Those of us who live in Japanese cities spend a good slice of our day in the subway or on a train. This is fine by me, as long as I’ve got something to read and somewhere to sit. Whenever either of those criteria are impossible (i.e., usually), I’m perfectly content to strap-hang and listen to podcasts on the iPod. The iPod and its rivals are a godsend here. Some old romantics lament that nobody talks to strangers on the train anymore and that we’re all lost in our solitary wired worlds thanks to personal stereos. On the Osaka subway, at any rate, thank God for that – I’ve lived here on and off since the 90s and in all that time the only strangers who have ever spoken to me (other than to ask directions) have been lunatics or cultists (“Same t’in’,” as they say in Jamaica). If an episode of Bush Telegraph keeps them at bay, so much the better. Besides, the alternative to the iPod during rush hour has always been to stare quietly at the back of someone’s head while listening to insipid public service announcements (“Everyone – it’s Rainy Season. Let’s make sure not to leave our umbrellas on the train.”) and the occasional advert.
Lately, on the subway at least, there are no alternatives. Since about October, the recorded announcements on the Midosuji Line (the main artery of Osaka) have had their volume and pitch changed noticeably. During certain times of the day, it’s now impossible to drown out the announcements without cranking the iPod (which I refuse to do). Now, I have no problem with the clear announcing of upcoming stations (I’ve been to Montreal, where the drivers indistinctly mutter the station names under their breath over the PA, like a quiet French curse), but I do object to advertising which is louder than the name of the station. I take the same route to work five days a week. Lately, what makes me grate my back fillings into fine toxic powder twice a day is the announcement – delivered by a computerized female in a tone of enthusiastic hysteria – for Daikokucho Station: “Mai Sutairu Weddingu! Za Gurando Chiara Osaka!” (My style wedding! The Grand Tiara Osaka!). The Grand Tiara is a garish wedding hall near the station. I don’t know what bothers me more – the fact that the ad is louder than the announcement of the station or all that mispronounced faux-English. There are no articles in the Japanese language (and no ‘th’ sounds), but the random placing of Za – the –is trendy in Japanese advertising now. It sounds as wonderfully cosmopolitan to them as it sounds hopelessly provincial to me. It irritates me so much that I now take slower but quieter JR trains on my days off – anything to avoid that tiara.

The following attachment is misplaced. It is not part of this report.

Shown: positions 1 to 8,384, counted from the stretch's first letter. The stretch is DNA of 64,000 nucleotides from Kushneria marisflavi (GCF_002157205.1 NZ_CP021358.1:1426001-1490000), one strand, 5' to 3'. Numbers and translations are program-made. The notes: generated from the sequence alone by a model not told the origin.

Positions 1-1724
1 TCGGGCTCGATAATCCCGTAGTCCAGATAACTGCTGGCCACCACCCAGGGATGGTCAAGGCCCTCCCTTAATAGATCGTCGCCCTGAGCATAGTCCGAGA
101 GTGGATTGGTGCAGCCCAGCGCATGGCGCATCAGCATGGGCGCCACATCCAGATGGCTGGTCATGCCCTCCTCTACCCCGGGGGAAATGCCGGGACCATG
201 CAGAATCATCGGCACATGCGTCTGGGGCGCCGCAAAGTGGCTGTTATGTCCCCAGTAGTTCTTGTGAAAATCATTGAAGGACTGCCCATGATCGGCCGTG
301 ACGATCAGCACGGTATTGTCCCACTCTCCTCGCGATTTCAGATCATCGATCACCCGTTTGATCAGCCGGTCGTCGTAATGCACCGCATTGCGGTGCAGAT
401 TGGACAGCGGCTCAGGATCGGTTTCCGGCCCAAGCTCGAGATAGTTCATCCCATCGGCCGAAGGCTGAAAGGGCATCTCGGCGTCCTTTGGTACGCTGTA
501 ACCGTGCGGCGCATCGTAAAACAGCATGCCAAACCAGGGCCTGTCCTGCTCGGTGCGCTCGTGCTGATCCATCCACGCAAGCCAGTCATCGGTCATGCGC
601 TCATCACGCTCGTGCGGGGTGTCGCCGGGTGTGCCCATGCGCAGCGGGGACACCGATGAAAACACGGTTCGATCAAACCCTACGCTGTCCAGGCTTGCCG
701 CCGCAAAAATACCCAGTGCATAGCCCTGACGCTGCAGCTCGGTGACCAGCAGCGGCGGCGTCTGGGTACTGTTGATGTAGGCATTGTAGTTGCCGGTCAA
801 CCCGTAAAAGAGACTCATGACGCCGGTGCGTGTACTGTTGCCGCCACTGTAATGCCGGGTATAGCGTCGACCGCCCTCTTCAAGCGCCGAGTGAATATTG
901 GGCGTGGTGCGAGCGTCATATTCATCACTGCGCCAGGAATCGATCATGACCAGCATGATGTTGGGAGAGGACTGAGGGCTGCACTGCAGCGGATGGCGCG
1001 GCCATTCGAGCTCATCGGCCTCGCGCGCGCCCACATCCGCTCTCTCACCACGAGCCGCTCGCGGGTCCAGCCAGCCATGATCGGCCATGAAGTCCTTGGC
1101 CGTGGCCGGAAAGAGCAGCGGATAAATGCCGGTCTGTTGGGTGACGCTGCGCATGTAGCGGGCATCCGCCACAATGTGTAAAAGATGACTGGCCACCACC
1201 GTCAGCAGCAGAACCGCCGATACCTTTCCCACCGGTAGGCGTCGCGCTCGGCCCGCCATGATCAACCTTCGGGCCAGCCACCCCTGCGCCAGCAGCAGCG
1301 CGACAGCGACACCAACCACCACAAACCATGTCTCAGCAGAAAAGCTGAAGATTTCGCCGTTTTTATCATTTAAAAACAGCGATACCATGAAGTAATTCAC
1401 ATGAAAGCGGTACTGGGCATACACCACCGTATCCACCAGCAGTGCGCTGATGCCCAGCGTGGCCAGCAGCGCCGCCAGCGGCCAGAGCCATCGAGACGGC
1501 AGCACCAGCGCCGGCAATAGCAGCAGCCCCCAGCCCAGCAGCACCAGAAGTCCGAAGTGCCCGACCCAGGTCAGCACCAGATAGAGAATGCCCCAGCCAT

The irony is that the average Japanese is inundated with announcements, commercials, bells, whistles, all day and most commuters don’t even hear what is being screeched at them any more. The Japanese I’ve read about who do complain are usually fanatics (or are portrayed as such), who don’t want any announcements at all, ever. The only people who seem to notice the difference are those, like me, who wear personal stereos. Perhaps there’s a fear that we’ve been escaping the announcements. It’s just Osaka city government’s little way of bringing us back into the group.